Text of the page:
There’s something particularly endearing about a band in its infancy, and LANY is no different. As I sat with Paul Klein, Jake Goss and Les Priest of LANY (pronounced LAY-NEE) on the lakefront before Saturday’s set at Mamby on the Beach, their relaxed demeanor and welcoming smiles reflected the carefree nature of their music.
Formed in March of 2014, LANY is a poppy, alternative band that reminds you of your first love and your last heartbreak. Their relatable lyrics have allowed them to develop a large and loyal following that will be sure to grow with the recent release of their latest EP, kinda, and their extensive upcoming tour.
Tell me a little bit about your musical background.
Paul: I started taking piano lessons when I was 5, so I was classically trained for 13 years. I also studied jazz. I wrote my first song to ask a girl to go to prom.
Jake: I saw the movie That Thing You Do! in 5th grade, so I got a drum set after it because I wanted to be Guy Patterson. I started taking lessons when I was 11, so I’ve been playing for 18 years now. I went to Belmont University in Nashville to study music, played around in Nashville, and then ended up with these boys in LANY two years ago. It’s been a fun ride.
Les: I’m the least musician out of all of us. My mom tried to make me take piano lessons as a kid, but I hated it, so I went to school for music production at Belmont, that’s where I met Jake. So, here we are.
How was LANY formed?
Paul: We all were doing music in our own right. Jake was playing with a bunch of people and doing lots of studio work. I like to say that Les was the best-kept secret in Nashville; he was working out of Belmont Post Office, nobody knew how good he was. I was the worst songwriter in Nashville, couldn’t get a co-write.
So, I moved to LA on my own, played a show as Paul Klein at the House of Blues opening for Johnny Simpson, and had a moment where I decided I never wanted to do music ever again. Then I changed my mind a week later and decided that if I could do it in a band with my friends, that’s what I would want. So I called Jake because he and Les were making music as an electronic duo called Worlds and they had put some stuff on the internet. They seemed to have a little bit of steam and were making cool stuff, so I wanted to see if I could fly into Nashville to see what we could come up with.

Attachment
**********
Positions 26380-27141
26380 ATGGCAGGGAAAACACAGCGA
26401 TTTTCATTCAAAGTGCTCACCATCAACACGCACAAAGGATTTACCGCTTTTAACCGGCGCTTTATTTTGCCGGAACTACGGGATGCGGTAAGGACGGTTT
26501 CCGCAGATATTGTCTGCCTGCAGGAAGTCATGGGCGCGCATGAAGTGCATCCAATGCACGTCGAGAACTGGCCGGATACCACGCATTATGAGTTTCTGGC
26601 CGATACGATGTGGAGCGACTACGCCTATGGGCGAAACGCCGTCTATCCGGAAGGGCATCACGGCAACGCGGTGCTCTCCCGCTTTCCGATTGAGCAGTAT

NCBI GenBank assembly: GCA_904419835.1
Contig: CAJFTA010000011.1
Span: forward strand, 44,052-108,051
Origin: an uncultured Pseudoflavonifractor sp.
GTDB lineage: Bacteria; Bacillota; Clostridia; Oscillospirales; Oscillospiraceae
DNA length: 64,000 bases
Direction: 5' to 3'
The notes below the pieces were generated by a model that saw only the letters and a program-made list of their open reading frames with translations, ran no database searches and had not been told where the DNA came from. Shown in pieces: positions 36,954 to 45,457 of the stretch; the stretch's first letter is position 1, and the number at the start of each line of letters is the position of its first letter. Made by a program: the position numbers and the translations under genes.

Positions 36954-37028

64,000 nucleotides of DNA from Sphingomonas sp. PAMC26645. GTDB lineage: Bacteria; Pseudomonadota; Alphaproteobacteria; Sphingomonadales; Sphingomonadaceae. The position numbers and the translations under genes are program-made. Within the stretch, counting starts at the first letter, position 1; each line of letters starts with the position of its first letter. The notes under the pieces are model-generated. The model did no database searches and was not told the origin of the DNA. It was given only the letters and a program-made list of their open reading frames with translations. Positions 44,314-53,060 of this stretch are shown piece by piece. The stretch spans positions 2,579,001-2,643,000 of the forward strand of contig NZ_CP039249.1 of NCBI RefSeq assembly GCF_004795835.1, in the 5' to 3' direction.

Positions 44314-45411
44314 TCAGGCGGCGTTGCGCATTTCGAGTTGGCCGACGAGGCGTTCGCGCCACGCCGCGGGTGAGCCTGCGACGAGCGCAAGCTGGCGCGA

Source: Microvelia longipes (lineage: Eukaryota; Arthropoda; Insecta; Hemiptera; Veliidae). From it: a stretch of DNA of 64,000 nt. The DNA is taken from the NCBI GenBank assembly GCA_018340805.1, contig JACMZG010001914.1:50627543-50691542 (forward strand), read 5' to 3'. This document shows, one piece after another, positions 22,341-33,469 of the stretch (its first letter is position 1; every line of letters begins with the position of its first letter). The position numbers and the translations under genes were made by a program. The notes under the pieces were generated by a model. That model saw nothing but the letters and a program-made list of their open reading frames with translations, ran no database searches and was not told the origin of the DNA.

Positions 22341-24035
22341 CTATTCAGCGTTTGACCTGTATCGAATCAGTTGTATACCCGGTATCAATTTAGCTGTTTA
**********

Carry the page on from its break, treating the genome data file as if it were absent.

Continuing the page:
In 4 days we recorded “Hot Lights” and “Walk Away” and put those on the internet on April 22nd, 2014. Fast forward 2 years and some change, and here we are.
When did you realize that the music you were making actually had momentum?
Paul: In 6 days we got our first email from a record label, Polydor, who we ended up signing to. It was in that first week or two weeks when we started getting attention. I just thought it was a joke, you know? I had put out so much music before, and nobody ever cared. To get emails from record labels was just insane.
I think when we put “I Love You So Bad” out, which was our third song we ever did together, there was a moment where Jake and Les decided to sell the house that they were living in in Nashville and come live in LA with me and to give this a real shot. They lived in my one-bedroom apartment with me for an entire year in Hollywood.
I’m guessing that the creation of your latest EP, kinda, was a little different from Make Out, then?
Paul: Yes, and no. Every song was made by just the three of us. We did every bit of kinda the same way we did the other two EPs. But when we signed a record deal we were able to get out of the one-bedroom; instead of using our recording budget on a producer or a studio, we asked if we could use it on our rent, and we got a little house in Malibu.
We were able to get out a live kit for the first time ever, experiment more with sound, and try to come up with beefier instrumentation. So, a little different, but at the same time, very much the same. Still on a Dell computer. Les actually mixed this entire EP, minus “Where the Hell Are My Friends?” and “Yeah Babe No Way,” in a van, on a laptop, in headphones, because we were on tour. Kudos to that guy.
A few people are claiming that you are “Bending Genres.” Do you think that each of you bring a different feel to the group?
Paul: I saw that for the first time the other day and thought that was really amazing. I guess because we grew up in different places with different friends, and even different times, we all had different influences and inspirations. The best thing about us is that we’ve never tried to sound like anybody; we’re really big on instinct and what feels right to us. I do think, believe, and know that we don’t sound like anyone else in the world. LANY is its own sound. I think a lot of that has to do with the fact that our music remains untouched aside from the three of us.
What can your fans expect from your live show?
Paul: A lot of energy. A lot of emotion. Even if there aren’t a ton of people there, we always go as hard as we can. We did a show Saskatoon, Canada, where there was one person and I was still shirtless hanging off the stage. You can expect LANY to be LANY – no matter what.